Drama is listed by city. then alphabetically by venue. Tourin shows are listed at the end of t e drama section. Dance is listed after drama for each city. Touring shows are listed at the end of the drama 8: dance section. Shows will be listed, provided that details reach our offices at least ten days before publication. Drama 8: dance listings compiled by Simone Baird.



Access: P = Parking Facilities. PPA = Parking to be Pre-Arranged. L = Level Access. R = Ramped Access. ST = Steps to negotiate.

Facilities: WC = Adapted Toilelts). WS = Wheelchair Spaces. AS = Adjacent Seats. H = Induction Loop System. IR =

available front the Ticket Centre. Candleriggs. Mott—Sat ll).3()aiii until 6.30pm in person or until 9pm by phone on 014] 287 55l l. Sunday opening is noon-5pm. Any Ticket Link box office can sell tickets for other venues.


Tl“ indicates venues where Theatre Tokens can be exchanged for tickets. Tokens can be bought from Ticket Centre. Candleriggs. Glasgow. ()l-ll 2R7 59H); most branches of Wll. Sitiitli. John Menzies and James Thin Booksellers; or by credit card front Tokenline. ()l7l 2-10


BELSHILL CULTURAL CENTRE Bellshill. 01698 2675l5.

Magic Bob Thu 13 Aug. 2pm. £3.50 (£2.50). For kids: exciting comedy routines. circus skills and loads of audience participation.


Is l‘c‘Vch‘tl.





Infra Red System. G = Guide Dogs

Allowed. R = Restaurant Accessible. C = Catering Accessible. T = Adapted ’l‘eleplioiie.

Help: A = Assistance Available. AA = Advise Venue in Advance.


Tickets for major venues in Glasgow are

117 THE usr 13—20 Aug 1998


By the statue of Walter Scott. Information: 287 29l7/(l-l ll) 75-1 563. The Glasgow Literary Tour Sat ls Aug—Sat l2 Sep. 3pm ck 6pm. £61925). The pilot of a new project by the Scottish Literary Tour Company. w hich ltas run tours in Edinburgh for the past two years. See prev ievv on this page.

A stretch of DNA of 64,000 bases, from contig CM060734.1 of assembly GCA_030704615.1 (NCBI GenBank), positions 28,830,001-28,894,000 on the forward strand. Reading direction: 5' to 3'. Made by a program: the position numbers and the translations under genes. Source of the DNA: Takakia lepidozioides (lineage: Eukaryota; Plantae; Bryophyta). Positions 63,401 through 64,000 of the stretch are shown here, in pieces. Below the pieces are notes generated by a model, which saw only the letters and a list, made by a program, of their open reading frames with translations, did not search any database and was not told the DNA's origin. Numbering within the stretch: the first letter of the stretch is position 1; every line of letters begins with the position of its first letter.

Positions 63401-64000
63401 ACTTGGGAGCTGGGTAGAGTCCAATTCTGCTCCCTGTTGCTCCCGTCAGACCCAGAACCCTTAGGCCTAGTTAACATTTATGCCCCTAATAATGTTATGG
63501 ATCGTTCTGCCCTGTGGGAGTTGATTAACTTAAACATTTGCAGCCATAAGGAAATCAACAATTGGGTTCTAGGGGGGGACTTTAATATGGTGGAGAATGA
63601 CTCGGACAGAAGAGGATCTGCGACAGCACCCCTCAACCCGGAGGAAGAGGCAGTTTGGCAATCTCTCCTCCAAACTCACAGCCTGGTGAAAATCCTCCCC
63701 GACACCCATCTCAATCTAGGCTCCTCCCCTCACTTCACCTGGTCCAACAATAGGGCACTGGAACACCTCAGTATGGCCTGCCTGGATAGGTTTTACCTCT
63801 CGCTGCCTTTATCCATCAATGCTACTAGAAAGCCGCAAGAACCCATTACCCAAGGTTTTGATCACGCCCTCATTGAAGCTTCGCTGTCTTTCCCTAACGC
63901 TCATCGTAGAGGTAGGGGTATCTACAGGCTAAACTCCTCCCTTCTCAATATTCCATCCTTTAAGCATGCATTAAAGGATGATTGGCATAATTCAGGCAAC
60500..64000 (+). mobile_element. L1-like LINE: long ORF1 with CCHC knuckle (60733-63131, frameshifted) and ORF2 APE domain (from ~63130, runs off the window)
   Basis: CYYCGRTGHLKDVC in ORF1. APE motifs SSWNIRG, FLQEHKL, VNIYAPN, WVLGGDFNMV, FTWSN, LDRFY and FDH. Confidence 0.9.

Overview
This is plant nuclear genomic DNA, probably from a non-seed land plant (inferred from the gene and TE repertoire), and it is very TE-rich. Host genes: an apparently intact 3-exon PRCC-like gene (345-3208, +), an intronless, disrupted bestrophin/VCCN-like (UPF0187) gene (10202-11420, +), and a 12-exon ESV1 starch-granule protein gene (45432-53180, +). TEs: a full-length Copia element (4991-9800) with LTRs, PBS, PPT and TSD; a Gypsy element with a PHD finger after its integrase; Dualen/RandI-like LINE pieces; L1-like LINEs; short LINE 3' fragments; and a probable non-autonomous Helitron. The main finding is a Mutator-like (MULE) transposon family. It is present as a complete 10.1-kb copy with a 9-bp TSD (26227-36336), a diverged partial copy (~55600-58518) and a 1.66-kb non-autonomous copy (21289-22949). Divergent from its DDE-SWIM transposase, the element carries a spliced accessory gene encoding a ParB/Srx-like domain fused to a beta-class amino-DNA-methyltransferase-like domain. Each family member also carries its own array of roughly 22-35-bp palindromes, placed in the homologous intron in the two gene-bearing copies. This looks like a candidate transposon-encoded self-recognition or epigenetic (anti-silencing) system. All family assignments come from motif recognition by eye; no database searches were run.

7.30pm. Thu and Sat mats


l2l Renl'ield Street. 332 ISM). [Access: ST. Facilities: WS. G. Help: AA]

The Celtic Story Until Sat 5

Sep. Mon-Sat 7.30pm. Sat mats

2pm. £54.15. Ten years after its original appearance celebrating the mom anniversary of Glasgow‘s legendary football club. Dave Anderson and David MacLeitnan's play


Bath Street. 237 55l I. [.Ac‘c‘c‘ss: I’I’A. I.. Facilities: “KC, “'5. H. (i. C‘. Help: A.

Youthquake Tliti 20 Aug. 7.30pm. 1. Ill/£7.50 1 family lic‘kc‘l £35 1. SCC


(ireenside Place. 557 2590. [.Access: R. l.. Facilities: WC. “S. G. Cl Closed Stilts. Rhythms Of The Celts L'ntil Sat l5 Aug.

£5~£2250 lpltone for details of concessions l'or llltI|\ iduals and group bookings). The worldwide history of the Celtic people. toltl by a cast of 50 in a lively combination of music. dance and


This section lists all future dates in the Central Belt of shows that are on tour.

Youthqualte Vibrant young song and dance group front Grenada. who use uplifing calypso rhythms to put over a Christian message. For details call 0l360 850 274.

S! Man- it ('ttI/it'r/rul. [Edinburgh Wed 1‘) Aug. 7.30pm.

K i'ng 'x 'I’lit'ulrt'. (ilusgmv Thu 20 Aug. 7.30pm.

Comedy is listed by date, then by

city. Shows will be listed, providing that details reach our offices at least ten da 5 in advance of publication.

Come y listings compiled by Simone

i Baird. i SATURDAY 15 .30pni.

Cosy Comedy Cafe State Bar (downstairs). Holland Street. Charing Cross. 332 2159. 9.30pm (doors open i 8.30pm). £4. Weekly. Edinburgh Festival Special with Fringe comedians yet to be announced.